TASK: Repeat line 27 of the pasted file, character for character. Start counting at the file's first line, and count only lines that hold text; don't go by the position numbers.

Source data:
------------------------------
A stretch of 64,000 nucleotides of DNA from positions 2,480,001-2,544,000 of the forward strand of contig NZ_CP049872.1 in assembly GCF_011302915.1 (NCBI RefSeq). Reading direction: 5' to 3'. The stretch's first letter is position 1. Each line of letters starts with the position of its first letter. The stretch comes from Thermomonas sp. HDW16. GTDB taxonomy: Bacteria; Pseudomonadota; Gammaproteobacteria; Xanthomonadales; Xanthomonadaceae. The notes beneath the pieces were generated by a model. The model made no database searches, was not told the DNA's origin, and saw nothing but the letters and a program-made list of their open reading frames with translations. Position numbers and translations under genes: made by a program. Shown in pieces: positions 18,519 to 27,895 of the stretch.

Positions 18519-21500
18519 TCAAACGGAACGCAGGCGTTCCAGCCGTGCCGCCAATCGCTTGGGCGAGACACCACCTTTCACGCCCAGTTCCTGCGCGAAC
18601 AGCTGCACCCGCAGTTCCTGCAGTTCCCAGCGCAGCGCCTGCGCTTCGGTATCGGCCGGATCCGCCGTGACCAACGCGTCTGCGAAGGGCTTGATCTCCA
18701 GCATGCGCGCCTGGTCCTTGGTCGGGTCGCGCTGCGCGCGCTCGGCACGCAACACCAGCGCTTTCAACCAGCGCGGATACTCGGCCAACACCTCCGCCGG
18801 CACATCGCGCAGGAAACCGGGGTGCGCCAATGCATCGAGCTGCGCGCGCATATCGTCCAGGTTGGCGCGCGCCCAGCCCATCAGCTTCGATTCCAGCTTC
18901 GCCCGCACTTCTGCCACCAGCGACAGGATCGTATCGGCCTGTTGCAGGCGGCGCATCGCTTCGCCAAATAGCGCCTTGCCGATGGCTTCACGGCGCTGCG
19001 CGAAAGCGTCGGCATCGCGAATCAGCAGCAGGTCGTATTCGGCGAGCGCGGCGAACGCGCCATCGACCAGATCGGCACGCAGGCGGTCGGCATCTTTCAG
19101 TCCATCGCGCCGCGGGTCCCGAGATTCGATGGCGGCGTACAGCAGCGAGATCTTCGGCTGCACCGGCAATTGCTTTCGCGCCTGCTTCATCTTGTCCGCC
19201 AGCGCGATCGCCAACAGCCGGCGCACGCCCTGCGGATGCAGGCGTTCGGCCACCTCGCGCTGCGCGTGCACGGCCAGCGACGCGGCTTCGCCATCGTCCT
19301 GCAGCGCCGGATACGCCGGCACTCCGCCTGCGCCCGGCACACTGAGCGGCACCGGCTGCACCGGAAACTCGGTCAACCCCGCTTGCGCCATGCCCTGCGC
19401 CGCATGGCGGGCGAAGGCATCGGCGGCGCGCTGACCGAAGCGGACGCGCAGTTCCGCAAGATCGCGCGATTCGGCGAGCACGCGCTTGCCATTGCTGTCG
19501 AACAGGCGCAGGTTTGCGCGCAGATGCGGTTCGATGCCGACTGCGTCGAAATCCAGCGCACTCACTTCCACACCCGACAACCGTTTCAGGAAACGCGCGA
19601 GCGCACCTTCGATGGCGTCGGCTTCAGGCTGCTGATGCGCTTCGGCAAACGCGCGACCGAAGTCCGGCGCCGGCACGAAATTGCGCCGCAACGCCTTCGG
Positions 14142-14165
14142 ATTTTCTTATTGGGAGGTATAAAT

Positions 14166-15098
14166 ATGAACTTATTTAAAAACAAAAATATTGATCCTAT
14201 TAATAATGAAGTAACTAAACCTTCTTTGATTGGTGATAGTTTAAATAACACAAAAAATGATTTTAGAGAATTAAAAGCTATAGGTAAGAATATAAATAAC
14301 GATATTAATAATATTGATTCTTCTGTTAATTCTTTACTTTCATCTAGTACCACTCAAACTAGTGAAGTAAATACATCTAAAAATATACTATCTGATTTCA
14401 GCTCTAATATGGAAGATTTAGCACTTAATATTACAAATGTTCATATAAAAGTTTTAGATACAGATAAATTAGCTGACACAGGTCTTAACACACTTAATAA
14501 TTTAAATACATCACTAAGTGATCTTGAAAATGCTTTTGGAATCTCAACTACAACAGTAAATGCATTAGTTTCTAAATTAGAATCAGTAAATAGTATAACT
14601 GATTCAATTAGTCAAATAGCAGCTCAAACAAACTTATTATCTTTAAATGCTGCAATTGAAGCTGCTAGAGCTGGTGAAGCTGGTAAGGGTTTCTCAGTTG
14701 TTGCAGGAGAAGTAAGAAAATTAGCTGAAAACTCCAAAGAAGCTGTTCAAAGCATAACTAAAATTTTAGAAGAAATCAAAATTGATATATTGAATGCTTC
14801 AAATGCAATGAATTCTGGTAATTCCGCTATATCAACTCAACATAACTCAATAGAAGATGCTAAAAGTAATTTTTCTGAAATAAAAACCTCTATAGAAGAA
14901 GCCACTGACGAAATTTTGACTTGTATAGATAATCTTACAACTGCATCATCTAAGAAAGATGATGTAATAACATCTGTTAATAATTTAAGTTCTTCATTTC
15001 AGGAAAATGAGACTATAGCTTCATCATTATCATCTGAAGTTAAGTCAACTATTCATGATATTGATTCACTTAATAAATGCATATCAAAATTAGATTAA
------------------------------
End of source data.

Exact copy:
15001 AGGAAAATGAGACTATAGCTTCATCATTATCATCTGAAGTTAAGTCAACTATTCATGATATTGATTCACTTAATAAATGCATATCAAAATTAGATTAA